Be sure you know when your hearing is.  Hearing dates, times, and locations are announced in the Federal Register. The Save EPA website includes individual web pages on proposed rollbacks (linked) and those pages include hearing basics and links for more information.  You don’t have to register to attend a hearing, but you may have to register in advance if you want to speak.  Remember to bring written copies of your testimony.  The written version can be longer than what you present orally.

Remember that your presence at a hearing is important.  It lets EPA know that the subject matter is so important to you that you’ve disrupted your daily routine to attend the hearing. Large numbers of people attending hearings can help get media attention on an issue as well.

While your presence is important, the best thing to do at a hearing is to sign up to speak.  Sign up early and speak early, to maximize any possible media coverage.  Don’t worry if you’re not a subject matter expert – the environment affects all of us, and your thoughts as a resident and voter are important.  EPA hearings are sometimes crowded and you will likely have a very limited time to speak – perhaps 2-5 minutes.  You can bring notes with you, but you will be a more effective speaker if you are able to speak your mind instead of solely reading from notes.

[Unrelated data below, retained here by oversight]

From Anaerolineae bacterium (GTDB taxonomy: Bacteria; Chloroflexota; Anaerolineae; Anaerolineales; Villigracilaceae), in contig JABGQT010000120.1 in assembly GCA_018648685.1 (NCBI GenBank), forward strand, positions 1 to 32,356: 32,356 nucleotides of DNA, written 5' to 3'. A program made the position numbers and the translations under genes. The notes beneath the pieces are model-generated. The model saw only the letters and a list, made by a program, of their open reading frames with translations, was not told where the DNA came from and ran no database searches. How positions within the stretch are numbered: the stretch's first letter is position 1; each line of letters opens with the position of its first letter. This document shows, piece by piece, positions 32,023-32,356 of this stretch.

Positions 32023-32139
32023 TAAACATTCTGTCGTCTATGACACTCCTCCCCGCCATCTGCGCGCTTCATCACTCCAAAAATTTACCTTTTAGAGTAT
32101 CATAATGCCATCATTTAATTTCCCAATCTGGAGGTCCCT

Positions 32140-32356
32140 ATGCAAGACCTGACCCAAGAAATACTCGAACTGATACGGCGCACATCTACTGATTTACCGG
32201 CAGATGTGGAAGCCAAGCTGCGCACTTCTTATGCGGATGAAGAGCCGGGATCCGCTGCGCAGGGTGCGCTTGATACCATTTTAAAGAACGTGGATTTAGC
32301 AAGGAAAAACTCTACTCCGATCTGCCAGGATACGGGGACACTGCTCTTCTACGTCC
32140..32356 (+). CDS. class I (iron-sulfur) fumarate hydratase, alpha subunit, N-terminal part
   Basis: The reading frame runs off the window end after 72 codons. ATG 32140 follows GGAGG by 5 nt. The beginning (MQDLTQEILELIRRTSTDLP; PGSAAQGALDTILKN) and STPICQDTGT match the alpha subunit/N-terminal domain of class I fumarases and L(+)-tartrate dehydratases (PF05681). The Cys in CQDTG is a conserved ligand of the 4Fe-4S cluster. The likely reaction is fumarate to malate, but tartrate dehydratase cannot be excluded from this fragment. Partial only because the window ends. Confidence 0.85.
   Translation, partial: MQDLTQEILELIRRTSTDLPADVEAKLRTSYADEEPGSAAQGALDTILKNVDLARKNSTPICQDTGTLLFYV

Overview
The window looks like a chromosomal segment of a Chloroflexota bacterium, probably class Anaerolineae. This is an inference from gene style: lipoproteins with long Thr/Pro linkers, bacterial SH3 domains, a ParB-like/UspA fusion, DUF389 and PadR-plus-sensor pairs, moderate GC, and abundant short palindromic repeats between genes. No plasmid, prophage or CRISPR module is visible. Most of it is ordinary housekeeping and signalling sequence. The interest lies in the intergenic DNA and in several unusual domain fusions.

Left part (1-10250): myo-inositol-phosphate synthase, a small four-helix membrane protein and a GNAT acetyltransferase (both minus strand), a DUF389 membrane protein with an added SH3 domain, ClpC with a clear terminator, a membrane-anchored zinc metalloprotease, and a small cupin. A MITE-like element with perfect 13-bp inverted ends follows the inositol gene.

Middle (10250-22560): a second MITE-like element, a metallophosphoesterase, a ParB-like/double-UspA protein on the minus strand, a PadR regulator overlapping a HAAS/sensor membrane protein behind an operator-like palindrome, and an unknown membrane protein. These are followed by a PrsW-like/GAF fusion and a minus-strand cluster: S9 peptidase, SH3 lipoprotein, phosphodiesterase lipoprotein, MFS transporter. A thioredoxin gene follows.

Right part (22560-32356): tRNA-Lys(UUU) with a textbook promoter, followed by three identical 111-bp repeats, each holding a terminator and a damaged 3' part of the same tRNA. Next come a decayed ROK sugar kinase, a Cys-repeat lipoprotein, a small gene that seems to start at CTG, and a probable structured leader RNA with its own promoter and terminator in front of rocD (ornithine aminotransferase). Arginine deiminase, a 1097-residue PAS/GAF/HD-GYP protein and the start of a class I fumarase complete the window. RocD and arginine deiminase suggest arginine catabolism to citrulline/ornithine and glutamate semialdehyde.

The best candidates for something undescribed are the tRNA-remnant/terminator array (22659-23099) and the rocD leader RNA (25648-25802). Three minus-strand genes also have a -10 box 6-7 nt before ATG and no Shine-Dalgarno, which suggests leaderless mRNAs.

What to say?  Elsewhere on the Save EPA web site are rule-specific pages on each proposed rollback rule with information and suggested talking points to assist public hearing participants and those submitting written comments to the docket.  From any Save EPA web page, you can find them on the menu bar under "Fighting Rule Rollbacks."  Don’t feel you have to cover everything.  If you are not a technical expert, you may be more effective if you focus on only 1-3 points that you feel most strongly about.  If you are part of a group, coordinate beforehand and split up the points so you can cover more.

Like other hearings, remember to be polite – calmness is optional, but politeness is not.  It is possible that the EPA officials in attendance may even be on your side!  So think of your role as (1) giving the EPA officials reasons why they should tell their management to redo the proposal, and (2) letting them know it is urgently important that they do so, and (3) letting the press know the same, so they can let others know what you said.